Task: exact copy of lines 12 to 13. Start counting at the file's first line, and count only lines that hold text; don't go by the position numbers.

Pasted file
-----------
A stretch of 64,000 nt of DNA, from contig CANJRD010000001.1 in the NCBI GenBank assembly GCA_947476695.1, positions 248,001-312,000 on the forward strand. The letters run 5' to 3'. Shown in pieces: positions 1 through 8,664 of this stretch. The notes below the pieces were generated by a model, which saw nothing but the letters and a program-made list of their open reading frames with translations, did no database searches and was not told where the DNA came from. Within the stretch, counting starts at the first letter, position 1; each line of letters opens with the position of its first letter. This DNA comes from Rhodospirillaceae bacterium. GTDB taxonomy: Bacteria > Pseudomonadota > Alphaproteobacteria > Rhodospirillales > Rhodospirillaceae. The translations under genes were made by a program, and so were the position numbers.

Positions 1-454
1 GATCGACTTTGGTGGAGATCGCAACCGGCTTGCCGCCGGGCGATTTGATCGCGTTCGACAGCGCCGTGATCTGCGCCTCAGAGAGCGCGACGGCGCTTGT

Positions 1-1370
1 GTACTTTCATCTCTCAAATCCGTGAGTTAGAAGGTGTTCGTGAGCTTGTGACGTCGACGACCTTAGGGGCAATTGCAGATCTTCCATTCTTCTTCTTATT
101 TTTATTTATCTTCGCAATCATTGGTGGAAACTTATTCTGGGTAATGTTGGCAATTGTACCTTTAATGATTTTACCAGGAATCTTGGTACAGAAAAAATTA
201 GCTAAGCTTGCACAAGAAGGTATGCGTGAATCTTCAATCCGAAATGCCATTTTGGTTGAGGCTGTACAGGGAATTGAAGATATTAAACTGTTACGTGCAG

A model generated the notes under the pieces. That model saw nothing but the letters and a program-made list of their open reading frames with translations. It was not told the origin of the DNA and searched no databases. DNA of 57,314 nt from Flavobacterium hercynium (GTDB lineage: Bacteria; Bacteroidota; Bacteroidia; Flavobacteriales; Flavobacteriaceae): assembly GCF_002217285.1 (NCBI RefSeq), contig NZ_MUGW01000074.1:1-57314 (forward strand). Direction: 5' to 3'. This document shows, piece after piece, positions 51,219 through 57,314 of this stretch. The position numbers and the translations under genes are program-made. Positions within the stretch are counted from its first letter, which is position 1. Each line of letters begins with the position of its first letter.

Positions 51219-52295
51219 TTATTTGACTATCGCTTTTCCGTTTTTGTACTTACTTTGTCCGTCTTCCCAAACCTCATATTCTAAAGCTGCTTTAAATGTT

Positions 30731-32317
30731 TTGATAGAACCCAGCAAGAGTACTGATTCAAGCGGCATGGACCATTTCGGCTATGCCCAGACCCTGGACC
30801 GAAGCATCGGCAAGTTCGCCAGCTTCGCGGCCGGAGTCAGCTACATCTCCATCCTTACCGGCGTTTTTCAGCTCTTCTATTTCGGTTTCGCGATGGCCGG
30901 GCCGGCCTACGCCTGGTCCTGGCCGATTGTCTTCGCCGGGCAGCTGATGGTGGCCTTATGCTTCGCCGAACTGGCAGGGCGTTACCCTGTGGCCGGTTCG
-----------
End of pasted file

30731 TTGATAGAACCCAGCAAGAGTACTGATTCAAGCGGCATGGACCATTTCGGCTATGCCCAGACCCTGGACC
30801 GAAGCATCGGCAAGTTCGCCAGCTTCGCGGCCGGAGTCAGCTACATCTCCATCCTTACCGGCGTTTTTCAGCTCTTCTATTTCGGTTTCGCGATGGCCGG